"another_arg": ["apples", "oranges"]
  };

  var req_json = {
    "tasks": [{
      "code_name": code_name,
      "payload": JSON.stringify(payload)
    }]
  }

  // Convert the JSON data
  var req_data = JSON.stringify(req_json);

  // Create the request headers
  var headers = {
    'Authorization': 'OAuth ' + token,
    'Content-Type': "application/json"
  };

  // Build config object for https.request
  var endpoint = {
    "host": "worker-aws-us-east-1.iron.io",
    "port": 443,
    "path": "/2/projects/" + project + "/tasks",
    "method": "POST",
    "headers": headers
  };

  var post_req = https.request(endpoint, function(res) {
    console.log("statusCode: ", res.statusCode);

    res.on('data', function(d) {
      process.stdout.write(d);
    });
  });

  post_req.write(req_data)
  post_req.end();

  post_req.on('error', function(e) {
    console.error(e);
  });
}

queue_task("INSERT PROJECT ID", "INSERT TOKEN", "NodeWorker");

Save this as "enqueue.js" and use node enqueue.js to queue up the task to your worker. You should get a response similar to this:

statusCode:  200
{"msg":"Queued up","status_code":200,"tasks":[{"id":"4f9ecdd01bab47589b02a097"}]}

Note: For most people, calling the API by hand is overkill. Please make sure to check out our node client libraries, including a community supported and potentially more active project called node-ironio by Andrew Hallock. Thanks Andrew!

Deep Dive

Payload Example

Retrieving the payload in Node.js is the same as it is on any other language. Retrieve the -payload argument passed to the script, load that file, and parse it as JSON.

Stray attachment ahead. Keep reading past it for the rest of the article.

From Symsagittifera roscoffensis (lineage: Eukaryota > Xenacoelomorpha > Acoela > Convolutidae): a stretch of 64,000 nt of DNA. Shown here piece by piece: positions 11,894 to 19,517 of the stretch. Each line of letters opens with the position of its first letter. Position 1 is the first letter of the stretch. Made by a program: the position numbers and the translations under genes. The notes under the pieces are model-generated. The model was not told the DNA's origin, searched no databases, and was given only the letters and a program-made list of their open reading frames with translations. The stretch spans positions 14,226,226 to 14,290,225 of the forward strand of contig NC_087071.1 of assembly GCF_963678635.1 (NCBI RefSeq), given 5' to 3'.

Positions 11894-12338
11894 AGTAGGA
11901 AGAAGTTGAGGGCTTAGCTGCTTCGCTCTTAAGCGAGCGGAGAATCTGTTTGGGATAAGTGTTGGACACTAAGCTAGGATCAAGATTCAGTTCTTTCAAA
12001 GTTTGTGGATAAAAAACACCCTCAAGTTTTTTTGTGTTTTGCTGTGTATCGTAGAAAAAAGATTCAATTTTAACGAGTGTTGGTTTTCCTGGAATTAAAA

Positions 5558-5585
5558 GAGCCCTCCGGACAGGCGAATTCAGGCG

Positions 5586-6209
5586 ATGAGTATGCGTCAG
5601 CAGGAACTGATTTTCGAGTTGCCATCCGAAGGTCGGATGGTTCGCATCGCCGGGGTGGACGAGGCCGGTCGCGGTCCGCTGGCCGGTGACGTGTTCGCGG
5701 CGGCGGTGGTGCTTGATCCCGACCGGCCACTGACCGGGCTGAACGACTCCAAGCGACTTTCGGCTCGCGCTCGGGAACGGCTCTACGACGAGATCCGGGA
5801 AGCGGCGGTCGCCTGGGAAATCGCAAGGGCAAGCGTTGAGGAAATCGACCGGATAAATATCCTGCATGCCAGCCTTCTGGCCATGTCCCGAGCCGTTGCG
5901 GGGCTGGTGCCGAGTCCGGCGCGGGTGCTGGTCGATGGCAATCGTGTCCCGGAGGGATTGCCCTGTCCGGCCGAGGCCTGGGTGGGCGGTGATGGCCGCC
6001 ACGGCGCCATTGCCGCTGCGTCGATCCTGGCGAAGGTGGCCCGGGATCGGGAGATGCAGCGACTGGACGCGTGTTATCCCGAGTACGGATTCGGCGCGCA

We've included a useful helper module in node to assist in retrieving the payload and configuration variables in node. Simply require the helper module and call config, params, task_id.

payload.js

var worker = require('node_helper');
console.log("params:", worker.params);

// you can also access the following
console.log("config:", worker.config);
console.log("task_id:", worker.task_id);

Packaging Worker Dependencies using Node

dependencies with Node require that you create a package.json file To generate a package.json the following more info:npm init

npm-init

when adding and installing modules run then following to automatically update your package.json manifest.

npm install <module name> --save

Ensuring your script exits with the right exit code

It is important in some cases to declare a explicit exit code to give our systems a indication if your worker has completed sucessfully or failed. this also prevents instances where your worker may just hang or wait. In your worker:

process.exit(1);
process.exit(0);

Local build

requirements - package.json with included dependencies -/node_modules directory

If you're using NPM modules within your worker, you're going to need to package those dependencies when you upload the worker. To do this, add

dir "node_modules"

and

file "package.json"

to your .worker file:

hello.worker

# set the runtime language; this should be "node" for Node.js workers
runtime "node"
# exec is the file that will be executed when you queue a task
exec "hello_worker.js" # replace with your file
dir "node_modules" # include dependency files when uploading
file "package.json" # include dependency manifest when uploading

Remote build

requirements - package.json with included dependencies

If you're using NPM modules within your worker, you're going to need to package those dependencies when you upload the worker. To do this, add a dir "node_modules" line and a file "package.json" line to your .worker file:

hello.worker

runtime "node"
exec "hello_worker.js" # replace with your file
file "package.json" # include dependency manifest when uploading
build "npm install" # run npm install
# build your dependencies remotely from package.json
remote # you can use "full_remote_build true" or shorthand "remote"